Months ago, when Martin was having more trouble sleeping—if you’ve been reading for a while, you may remember this—I would sometimes draft posts during those long midnight hours, sitting in his room with an iPad. To myself, I called it “exhaustion posting,” and I knew it wasn’t a good idea. When it’s 3:00 a.m. and I’ve slept eight hours during the past 72, it doesn’t matter how much progress we’ve made overall or how bright the future looks. I will have nothing nice to say.
I’m about to do something else that the reasonable part of my brain (the part that gets overshadowed, often) knows is not a good idea. Let’s call it “frustration posting.”
Why am I frustration posting when I know I shouldn’t?
Because I’m frustrated.
We’re in the dumps again. Crapsville. The Land of No Focus. The State of Bad Digestion. Obsession City.
When Adrian and I returned from vacation last week, Martin’s symptoms were, I thought, more pronounced than when we’d left. I concocted several explanations—change in routine without school, anguish at wondering if his parents would return, a stale supplementation routine—that allowed for easy solutions.
We’ve been home now six days. So far, the easy solutions have failed. (I’ll admit that I have not yet updated the supplementation. I have a call scheduled for Thursday to discuss that with Martin’s excellent Track Two doctor.) Martin’s belly is distended. He has diarrhea. He’s scratching. And the behavioral symptoms have become yet more pronounced.
Getting Martin fed and ready for school this morning was like weaving a basket from cooked spaghetti. Nothing worked. He lacked the attention to put food in his mouth, absent constant nagging. He had no language to express what he sought and reverted instead to “You wan’ you wan’ you wan, I wan’ I wan’,” without object or variation. He refused to stand long enough to get his pants down for the toilet, or to don a jacket for the New York winter; when I tried to accomplish those tasks, he threw himself against me or fell to the floor. Adrian, who takes Martin down to meet the school bus, later reported that Martin had been unable to engage in even simple conversation like providing his teacher’s name.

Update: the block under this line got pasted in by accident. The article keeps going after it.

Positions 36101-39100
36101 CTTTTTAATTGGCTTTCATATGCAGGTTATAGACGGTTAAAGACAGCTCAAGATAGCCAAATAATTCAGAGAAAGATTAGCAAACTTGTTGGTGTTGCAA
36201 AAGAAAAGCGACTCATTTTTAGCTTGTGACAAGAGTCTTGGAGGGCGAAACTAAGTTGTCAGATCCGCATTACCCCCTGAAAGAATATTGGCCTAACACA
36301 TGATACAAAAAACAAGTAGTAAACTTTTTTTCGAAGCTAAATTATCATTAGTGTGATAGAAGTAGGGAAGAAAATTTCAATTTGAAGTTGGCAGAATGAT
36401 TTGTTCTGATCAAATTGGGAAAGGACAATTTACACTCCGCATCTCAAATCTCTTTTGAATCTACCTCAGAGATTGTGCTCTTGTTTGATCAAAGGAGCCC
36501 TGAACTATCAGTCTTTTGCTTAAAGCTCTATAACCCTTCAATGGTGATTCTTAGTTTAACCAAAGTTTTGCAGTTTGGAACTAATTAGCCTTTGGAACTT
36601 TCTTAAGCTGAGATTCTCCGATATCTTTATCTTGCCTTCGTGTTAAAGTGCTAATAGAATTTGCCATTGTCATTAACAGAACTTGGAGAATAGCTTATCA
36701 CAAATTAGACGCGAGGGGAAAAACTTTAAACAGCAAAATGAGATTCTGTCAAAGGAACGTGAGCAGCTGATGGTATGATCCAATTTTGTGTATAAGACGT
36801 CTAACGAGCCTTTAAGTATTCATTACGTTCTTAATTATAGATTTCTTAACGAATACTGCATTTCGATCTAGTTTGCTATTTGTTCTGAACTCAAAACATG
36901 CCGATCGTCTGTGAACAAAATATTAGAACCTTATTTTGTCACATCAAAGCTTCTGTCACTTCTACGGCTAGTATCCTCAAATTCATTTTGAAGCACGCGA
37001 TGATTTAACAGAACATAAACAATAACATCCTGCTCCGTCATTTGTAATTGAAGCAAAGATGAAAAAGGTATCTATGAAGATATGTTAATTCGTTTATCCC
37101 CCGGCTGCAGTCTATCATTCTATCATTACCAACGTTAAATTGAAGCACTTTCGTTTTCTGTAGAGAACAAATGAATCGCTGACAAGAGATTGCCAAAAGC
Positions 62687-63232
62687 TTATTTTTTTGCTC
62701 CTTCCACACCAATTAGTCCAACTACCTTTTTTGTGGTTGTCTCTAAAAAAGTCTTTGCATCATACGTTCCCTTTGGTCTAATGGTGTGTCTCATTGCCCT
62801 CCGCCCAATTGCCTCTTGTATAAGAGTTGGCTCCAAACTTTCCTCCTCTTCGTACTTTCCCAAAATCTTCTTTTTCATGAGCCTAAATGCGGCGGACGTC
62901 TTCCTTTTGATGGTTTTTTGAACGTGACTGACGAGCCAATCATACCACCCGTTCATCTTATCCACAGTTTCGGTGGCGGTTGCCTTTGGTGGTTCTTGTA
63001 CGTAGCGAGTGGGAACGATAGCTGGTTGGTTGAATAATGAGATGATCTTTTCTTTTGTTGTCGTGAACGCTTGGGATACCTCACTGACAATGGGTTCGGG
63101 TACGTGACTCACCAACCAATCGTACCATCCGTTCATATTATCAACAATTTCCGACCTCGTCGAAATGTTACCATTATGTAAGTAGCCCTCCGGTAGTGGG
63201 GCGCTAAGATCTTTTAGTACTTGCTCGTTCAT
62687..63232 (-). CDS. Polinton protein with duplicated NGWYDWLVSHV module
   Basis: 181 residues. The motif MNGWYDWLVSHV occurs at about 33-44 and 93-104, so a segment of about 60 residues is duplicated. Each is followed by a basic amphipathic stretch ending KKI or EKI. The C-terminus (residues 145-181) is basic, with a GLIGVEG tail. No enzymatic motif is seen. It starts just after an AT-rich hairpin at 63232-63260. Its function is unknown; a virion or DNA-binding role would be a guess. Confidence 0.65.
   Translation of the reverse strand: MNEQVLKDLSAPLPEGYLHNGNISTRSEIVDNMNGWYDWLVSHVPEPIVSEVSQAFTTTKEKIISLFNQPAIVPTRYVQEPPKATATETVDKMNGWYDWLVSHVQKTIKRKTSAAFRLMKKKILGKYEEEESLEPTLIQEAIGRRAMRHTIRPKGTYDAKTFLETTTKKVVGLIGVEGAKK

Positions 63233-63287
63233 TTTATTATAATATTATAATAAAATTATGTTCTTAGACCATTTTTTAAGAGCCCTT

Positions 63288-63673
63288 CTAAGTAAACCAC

This evening was worse. Evenings used to be the most difficult part of my day, because as Martin grew tired, he grew unmanageable, even less able to read my signals or control himself. I thought those days were over. Today he arrived at 5:30 p.m. with a babysitter, utterly hyperactive, laughing without obvious reason, jumping on the sofa, darting from chair to stair to table. At 6:15, when the babysitter prepared to leave, Martin began screaming because she zipped her vest. That’s a special new highlight, this fixation on zippers. Once the poor sitter managed to escape, from 6:15 until bedtime was a near-unmitigated scream-and-cry fest, punctuated only by bites of dinner and senseless verbal demands. “You wan’ bath. You wan’ not bath. No. No. No. You wan’ counter. Mommy is coming back. She’s coming back. You wan’ go outside. Outside.” Every chance he got, he grabbed my cardigan and yanked the zipper down or pushed it up until it caught my hair or the skin of my neck. He left his plate and ran around. He slunk from chair to floor and refused to rise.
When I finally got him into bed he tried to insist on wearing the tight winter vest over his pajamas.
I probably should have indulged him. Instead I refused. Scream-and-cry fests diminish my empathy. Insofar as scream-and-cry fests are symptoms of something amiss within Martin, they should cause the opposite, i.e., a flood of empathy. In the world of reason, that would happen. In the world of frustration, it does not.
So there you have it. The bad with the good.
Right now I’m telling myself that we turned the tide in late November and early December, and that we can do so again now.
Right now I’m hoping for a better day tomorrow.
Right now I’m trying to breathe.